Dir/scr: Andrew Bujalski. US. 2013. 91mins


With Computer Chess, Andrew Bujalski, the American indie auteur known for no-budget gems Funny Ha Ha and Mutual Appreciation, has made a profoundly idiosyncratic and strangely offbeat movie about a computer programming convention circa 1980. Not only is the story set more than 30 years ago, but the movie looks it, too: Shot with old analogue black-and-white video-cameras and edited together as if, it sometimes appears, by a community college video class, Computer Chess could be viewed as a long lost record of a bygone era.

The film is likely to confound viewers, but it’s also a bizarre and fascinating retrograde portrait of an eccentric people and a faraway time.

While Bujalski is not a filmmaker working completely outside of the mainstream (bigwig producer Scott Rudin recently hired him to write a book adaptation), Computer Chess is the writer-director’s most avant-garde project, a defiantly non-commercial movie that nevertheless is fascinating to behold. With a few ardent critical admirers, the film could see some very limited theatrical playdates in the US and Europe, but it’s more likely to remain a kind of cult oddity passed around by cinephiles, if it were possible, on old VHS or Betamax tapes.

The film opens as a small annual computer chess convention and competition is about to begin in a low-rent Super 8 hotel. The teams consist of maverick lone programmers or students from elite educational institutions, like CalTech and MIT, who have all crafted computer programs that play chess against other computers. To put it lightly, they are super-nerds, with thick glasses, tucked-in dress shirts, and awkward social graces. And this year for the first time, we are told by convention host and master chess player Pat Henderson (played by Boston film critic Gerald Peary), there is a woman on one of the teams. The stakes in the competition are high: Not only do the designers of the winning program receive a $75,000 check but they also get bragging rights.

But while Computer Chess covers the three days of the technology tournament, it doesn’t unfold like any sort of conventional film structured around a competition. For example, the film follows one of the programmers, a curly-haired blowhard named Michael Papageorge, who is denied a room at the hotel, wandering around the halls at length looking for a place to sleep, and repeatedly stumbling upon stray cats.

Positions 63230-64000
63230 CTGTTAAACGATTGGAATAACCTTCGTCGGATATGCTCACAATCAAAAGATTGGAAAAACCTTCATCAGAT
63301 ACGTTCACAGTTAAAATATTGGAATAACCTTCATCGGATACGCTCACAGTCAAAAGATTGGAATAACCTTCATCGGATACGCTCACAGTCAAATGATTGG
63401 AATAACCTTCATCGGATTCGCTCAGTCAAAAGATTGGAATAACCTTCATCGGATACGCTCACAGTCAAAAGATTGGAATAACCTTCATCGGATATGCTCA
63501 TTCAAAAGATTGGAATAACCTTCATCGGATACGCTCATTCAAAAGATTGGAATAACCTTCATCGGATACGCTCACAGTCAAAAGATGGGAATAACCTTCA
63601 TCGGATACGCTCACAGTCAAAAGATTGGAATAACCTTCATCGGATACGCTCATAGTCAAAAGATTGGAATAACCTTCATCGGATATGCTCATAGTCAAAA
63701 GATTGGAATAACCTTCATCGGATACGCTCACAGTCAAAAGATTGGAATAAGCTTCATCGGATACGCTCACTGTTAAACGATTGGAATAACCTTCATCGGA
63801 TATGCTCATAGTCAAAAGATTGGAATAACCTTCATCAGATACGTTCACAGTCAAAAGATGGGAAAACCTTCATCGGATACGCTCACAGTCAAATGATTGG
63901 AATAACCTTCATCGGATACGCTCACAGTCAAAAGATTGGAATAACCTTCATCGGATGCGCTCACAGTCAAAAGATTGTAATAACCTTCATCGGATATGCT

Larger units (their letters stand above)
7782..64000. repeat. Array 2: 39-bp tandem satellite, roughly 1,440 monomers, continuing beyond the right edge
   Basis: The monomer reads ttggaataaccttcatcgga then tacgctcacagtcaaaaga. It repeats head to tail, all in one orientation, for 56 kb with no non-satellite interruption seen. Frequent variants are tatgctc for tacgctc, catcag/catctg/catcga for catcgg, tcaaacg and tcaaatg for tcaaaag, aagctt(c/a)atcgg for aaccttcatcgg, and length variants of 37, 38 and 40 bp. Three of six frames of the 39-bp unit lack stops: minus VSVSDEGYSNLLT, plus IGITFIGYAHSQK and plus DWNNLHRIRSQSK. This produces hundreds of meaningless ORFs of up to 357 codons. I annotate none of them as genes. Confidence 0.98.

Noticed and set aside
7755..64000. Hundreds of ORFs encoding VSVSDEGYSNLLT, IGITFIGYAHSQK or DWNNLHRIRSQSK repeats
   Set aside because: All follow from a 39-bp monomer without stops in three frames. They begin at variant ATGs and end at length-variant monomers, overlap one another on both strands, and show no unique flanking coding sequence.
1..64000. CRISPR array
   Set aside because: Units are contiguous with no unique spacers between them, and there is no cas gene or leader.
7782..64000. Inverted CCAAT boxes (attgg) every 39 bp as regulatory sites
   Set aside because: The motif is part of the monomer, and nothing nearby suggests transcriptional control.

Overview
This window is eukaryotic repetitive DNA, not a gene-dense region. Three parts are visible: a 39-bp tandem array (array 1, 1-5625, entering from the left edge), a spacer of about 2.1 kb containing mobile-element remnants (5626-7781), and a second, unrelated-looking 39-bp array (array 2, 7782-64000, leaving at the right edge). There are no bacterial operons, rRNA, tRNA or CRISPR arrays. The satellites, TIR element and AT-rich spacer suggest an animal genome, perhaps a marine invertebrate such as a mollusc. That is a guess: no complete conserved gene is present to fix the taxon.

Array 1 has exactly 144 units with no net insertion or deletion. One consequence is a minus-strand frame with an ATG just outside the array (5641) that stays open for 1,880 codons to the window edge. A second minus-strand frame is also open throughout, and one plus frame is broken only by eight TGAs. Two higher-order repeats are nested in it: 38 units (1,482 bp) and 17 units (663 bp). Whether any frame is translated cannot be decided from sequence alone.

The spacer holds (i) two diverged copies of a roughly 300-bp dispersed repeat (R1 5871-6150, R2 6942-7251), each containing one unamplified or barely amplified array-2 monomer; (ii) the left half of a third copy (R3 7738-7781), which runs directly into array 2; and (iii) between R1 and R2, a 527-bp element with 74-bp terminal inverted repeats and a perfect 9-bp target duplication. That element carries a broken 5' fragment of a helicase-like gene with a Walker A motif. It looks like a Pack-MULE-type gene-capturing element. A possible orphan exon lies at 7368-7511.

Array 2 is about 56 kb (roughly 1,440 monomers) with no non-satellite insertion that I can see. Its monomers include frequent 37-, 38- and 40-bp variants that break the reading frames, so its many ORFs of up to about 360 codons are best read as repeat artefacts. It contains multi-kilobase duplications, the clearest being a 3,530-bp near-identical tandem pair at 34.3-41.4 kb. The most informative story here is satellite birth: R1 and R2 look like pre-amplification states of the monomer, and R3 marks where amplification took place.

Bujalski is clearly less interested in the game itself than the larger philosophical questions it brings up about artificial intelligence and the mind-body problem. During the first night of the competition, a handful of men from the conference smoke pot and debate the ramifications of sentient computer beings. Are humans learning from the computers, or more ominously, are the computers learning from us?

Things get weirder. First, there is the arrival of a group of hippies undergoing some kind of primal couples’ therapy lead by an African man. Then one of the CalTech programmers, a young man named Peter, comes up with the hypothesis that their losing programme, Tsar 3.0, may actually be better at playing chess against humans than other computers. Is the future of AI already upon them?

At certain points in the film, the two worlds coexisting inside the hotel—the spiritual and the logical—collide with humorous results. When Peter ends up in a hotel room with a free-loving husband and wife from the therapy group, the shy, shifty-eyed brainiac is pushed into a situation that tests the limits of his knowledge and experience. The scene is the most vivid expression of what Bujalski is known for, conveying the supreme social anxiety that can exist between people, particularly when it’s underlined by sexual tension. It’s funny and also a bit sad. 

But Computer Chess is ultimately unlike anything Bujalski has done before—and unlike just about anything anyone has done before. The film is likely to confound viewers, but it’s also a bizarre and fascinating retrograde portrait of an eccentric people and a faraway time.

Production Companies: Computer Chess LLC

International Sales: The Film Sales Company, www.filmsalescorp.com

Producers: Houston King, Alex Lipschultz

Cinematography: Matthias Grunsky

Production designer: Michael Bricker

Website: www.computerchessmovie.com

Main cast: Patrick Riester, Myles Paige, James Curry, Robin Schwartz, Gerald Peary, Wiley Wiggins